152

I’m posing in ankle-deep snow somewhere in Odessa, Ukraine, my fur coat, ushanka (cap with ear flaps), scarf, boots and mittens warding off the biting cold. Behind me stands a seven-foot-tall statue of Santa Claus, resplendent in a red robe painted with gold stars, leaning on his staff with one hand and holding a bag of goodies in the other. For a moment, I’m in Russia again, even if only in a photograph. Proudly, I present the photo to my fourth-grade class for show and tell. Suddenly, a voice rings out, ‘It’s Communist Santa and the junior Bolshevik!’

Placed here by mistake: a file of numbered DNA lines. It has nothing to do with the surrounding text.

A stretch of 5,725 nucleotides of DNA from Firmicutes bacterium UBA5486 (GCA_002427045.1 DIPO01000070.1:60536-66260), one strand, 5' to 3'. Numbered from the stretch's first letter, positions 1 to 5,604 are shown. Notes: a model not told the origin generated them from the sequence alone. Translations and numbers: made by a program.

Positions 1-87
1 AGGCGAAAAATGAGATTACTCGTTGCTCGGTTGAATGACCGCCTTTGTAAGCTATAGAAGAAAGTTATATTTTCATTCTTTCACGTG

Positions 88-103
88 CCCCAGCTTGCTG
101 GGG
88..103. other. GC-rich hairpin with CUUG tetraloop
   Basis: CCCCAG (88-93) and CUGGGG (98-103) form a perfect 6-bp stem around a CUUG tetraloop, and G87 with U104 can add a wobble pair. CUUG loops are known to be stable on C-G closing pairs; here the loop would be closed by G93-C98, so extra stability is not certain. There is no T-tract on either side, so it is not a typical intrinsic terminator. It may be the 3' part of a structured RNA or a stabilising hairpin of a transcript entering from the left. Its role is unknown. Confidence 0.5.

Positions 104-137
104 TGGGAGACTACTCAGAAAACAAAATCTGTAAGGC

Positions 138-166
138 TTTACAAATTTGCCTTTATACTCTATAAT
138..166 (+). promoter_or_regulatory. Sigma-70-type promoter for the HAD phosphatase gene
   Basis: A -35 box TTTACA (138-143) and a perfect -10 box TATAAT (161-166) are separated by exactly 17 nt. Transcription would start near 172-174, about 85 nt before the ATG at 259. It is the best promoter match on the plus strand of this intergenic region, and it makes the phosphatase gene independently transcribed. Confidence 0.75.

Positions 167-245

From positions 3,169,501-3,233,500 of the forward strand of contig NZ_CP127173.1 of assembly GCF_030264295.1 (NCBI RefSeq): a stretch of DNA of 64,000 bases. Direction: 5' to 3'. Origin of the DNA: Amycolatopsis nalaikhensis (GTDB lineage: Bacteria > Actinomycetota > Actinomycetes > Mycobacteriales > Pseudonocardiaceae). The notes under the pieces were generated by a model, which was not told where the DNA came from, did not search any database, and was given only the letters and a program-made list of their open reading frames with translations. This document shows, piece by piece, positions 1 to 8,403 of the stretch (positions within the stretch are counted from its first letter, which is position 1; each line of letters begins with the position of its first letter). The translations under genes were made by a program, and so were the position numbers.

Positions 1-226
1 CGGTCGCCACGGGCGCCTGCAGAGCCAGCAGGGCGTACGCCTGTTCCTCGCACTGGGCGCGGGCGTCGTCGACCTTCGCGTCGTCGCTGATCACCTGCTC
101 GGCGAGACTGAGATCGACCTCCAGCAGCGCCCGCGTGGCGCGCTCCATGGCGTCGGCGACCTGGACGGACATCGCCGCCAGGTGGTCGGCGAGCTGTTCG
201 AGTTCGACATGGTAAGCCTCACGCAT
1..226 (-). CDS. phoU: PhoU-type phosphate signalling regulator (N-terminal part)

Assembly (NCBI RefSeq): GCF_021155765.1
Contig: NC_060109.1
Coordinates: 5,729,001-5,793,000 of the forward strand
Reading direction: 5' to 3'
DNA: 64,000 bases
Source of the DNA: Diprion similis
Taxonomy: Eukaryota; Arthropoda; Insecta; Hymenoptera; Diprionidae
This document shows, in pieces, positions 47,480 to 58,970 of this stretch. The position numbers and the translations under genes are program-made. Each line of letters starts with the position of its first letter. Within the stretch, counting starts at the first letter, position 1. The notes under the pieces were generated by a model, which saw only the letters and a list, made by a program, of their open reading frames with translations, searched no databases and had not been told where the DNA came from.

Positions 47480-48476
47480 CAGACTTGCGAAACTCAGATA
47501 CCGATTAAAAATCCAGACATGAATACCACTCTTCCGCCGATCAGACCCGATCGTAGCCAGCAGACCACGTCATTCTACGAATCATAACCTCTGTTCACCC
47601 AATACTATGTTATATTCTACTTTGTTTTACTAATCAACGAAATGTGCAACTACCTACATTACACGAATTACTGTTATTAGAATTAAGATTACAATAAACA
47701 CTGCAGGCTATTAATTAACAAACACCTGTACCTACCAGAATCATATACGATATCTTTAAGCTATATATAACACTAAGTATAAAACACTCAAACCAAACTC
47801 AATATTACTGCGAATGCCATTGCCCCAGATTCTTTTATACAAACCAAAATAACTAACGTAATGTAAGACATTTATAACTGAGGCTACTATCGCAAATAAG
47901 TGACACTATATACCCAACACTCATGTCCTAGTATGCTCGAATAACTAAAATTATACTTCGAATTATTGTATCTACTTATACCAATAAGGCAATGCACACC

As I stand rooted to the floor in front of the class, feeling my face flush a shade of tomato and nervously twirling a strand of hair around my index finger, the photograph transforms into more than a memento of snowy childhood fun: it becomes a tangible representation of my identity through the eyes of some of my American peers

In this article